"params": {
      "q": "{!func}recip( ms(NOW,publish_date), 3.16e-11, 1, 1)"
  "name" : "userTextTitleMatch",
  "class" : "org.apache.solr.ltr.feature.SolrFeature",
  "params" : { "q" : "{!field f=title}${user_text}" }
   "name" : "userFromMobile",
   "class" : "org.apache.solr.ltr.feature.ValueFeature",
   "params" : { "value" : "${userFromMobile}", "required":true }

Defines five features. Anything that is a valid Solr query can be used to define a feature.

Filter Query Features

The first feature isBook fires if the term 'book' matches the category field for the given examined document. Since in this feature q was not specified, either the score 1 (in case of a match) or the score 0 (in case of no match) will be returned.

Query Features

In the second feature (documentRecency) q was specified using a function query. In this case the score for the feature on a given document is whatever the query returns (1 for docs dated now, 1/2 for docs dated 1 year ago, 1/3 for docs dated 2 years ago, etc..) . If both an fq and q is used, documents that don't match the fq will receive a score of 0 for the documentRecency feature, all other documents will receive the score specified by the query for this feature.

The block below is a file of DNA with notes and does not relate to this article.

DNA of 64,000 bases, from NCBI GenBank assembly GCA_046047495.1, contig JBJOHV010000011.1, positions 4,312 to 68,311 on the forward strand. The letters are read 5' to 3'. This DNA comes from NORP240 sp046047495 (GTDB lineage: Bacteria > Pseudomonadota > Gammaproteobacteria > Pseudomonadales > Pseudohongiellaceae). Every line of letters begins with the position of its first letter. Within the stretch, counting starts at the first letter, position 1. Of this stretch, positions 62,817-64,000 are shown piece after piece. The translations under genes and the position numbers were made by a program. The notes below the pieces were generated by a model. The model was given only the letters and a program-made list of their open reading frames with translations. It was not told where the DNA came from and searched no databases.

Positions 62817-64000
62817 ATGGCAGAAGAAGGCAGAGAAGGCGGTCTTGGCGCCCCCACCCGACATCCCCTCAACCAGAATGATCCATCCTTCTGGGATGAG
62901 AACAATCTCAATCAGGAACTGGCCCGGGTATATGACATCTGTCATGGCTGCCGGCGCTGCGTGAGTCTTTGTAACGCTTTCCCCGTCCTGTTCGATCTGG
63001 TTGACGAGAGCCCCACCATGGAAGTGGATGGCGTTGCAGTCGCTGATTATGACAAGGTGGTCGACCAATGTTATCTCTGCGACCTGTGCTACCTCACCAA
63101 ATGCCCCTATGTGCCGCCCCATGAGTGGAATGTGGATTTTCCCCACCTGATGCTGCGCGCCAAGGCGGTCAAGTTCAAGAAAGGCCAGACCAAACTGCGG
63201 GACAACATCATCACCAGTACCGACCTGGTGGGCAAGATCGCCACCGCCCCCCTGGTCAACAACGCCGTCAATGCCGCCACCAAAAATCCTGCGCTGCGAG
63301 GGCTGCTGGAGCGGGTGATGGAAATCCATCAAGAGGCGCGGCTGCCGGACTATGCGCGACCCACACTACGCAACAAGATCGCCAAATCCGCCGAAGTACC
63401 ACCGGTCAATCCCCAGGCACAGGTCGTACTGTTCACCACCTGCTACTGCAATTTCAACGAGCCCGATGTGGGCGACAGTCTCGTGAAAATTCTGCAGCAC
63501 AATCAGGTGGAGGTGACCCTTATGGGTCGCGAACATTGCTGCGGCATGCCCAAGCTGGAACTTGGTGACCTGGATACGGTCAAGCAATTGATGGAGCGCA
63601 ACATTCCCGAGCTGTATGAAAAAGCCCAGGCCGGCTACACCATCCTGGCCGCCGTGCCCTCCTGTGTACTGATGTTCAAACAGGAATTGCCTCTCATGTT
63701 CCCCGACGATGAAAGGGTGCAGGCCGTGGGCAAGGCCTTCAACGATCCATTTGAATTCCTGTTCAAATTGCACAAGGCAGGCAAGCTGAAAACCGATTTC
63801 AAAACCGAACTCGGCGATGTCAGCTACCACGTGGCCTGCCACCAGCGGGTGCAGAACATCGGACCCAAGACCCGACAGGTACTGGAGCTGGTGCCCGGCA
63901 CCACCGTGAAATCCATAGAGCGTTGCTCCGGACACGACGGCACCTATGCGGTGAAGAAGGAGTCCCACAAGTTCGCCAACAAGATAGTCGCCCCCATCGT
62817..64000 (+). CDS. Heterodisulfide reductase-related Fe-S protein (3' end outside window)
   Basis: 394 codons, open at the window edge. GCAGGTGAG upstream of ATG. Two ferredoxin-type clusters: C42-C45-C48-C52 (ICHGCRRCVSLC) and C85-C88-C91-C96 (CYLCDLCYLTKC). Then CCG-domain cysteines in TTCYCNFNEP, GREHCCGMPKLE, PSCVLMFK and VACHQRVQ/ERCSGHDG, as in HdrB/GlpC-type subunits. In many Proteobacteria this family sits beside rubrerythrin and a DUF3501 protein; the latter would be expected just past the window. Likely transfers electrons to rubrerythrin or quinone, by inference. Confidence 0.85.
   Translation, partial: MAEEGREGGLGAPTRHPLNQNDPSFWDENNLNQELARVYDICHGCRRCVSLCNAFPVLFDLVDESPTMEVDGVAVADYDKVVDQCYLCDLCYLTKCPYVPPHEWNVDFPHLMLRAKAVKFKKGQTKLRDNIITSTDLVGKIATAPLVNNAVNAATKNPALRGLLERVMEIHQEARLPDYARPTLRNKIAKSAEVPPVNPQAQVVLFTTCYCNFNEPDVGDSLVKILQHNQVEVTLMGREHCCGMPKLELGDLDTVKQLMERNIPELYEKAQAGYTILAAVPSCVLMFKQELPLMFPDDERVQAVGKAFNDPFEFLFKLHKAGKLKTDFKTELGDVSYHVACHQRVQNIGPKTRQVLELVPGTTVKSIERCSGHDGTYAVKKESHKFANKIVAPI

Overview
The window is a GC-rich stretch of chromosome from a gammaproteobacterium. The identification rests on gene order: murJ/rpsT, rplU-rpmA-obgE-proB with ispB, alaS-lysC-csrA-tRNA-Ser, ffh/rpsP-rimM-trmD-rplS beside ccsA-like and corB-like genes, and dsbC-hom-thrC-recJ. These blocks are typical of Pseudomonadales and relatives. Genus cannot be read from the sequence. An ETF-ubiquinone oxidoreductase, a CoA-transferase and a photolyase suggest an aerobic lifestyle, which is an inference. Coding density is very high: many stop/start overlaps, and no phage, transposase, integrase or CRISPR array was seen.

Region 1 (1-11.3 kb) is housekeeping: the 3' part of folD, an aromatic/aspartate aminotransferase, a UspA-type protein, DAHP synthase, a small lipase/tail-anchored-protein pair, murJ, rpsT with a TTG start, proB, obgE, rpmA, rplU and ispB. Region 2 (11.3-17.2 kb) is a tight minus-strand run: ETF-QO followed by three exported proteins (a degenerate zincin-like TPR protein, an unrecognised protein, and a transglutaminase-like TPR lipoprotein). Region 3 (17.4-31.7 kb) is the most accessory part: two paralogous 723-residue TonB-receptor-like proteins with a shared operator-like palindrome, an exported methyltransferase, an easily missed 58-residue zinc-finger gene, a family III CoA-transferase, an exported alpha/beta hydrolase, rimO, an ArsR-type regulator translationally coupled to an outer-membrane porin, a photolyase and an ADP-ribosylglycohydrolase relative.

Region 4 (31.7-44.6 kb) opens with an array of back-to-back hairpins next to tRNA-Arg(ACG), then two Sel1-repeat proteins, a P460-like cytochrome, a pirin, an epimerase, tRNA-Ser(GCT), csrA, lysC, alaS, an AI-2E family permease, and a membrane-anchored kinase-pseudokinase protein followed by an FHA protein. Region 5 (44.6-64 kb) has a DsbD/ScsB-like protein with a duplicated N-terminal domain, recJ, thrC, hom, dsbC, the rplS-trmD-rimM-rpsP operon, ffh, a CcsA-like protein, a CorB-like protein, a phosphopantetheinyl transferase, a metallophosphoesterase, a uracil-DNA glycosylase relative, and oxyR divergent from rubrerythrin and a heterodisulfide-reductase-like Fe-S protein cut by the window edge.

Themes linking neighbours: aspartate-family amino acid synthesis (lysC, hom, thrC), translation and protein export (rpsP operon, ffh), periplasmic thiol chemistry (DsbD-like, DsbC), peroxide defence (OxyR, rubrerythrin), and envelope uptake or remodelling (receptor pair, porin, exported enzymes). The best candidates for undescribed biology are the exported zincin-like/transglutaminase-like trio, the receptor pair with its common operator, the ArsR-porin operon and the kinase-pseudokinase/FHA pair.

Original Score Feature

The third feature (originalScore) has no parameters, and uses the OriginalScoreFeature class instead of the SolrFeature class. Its purpose is to simply return the score for the original search request against the current matching document.

External Features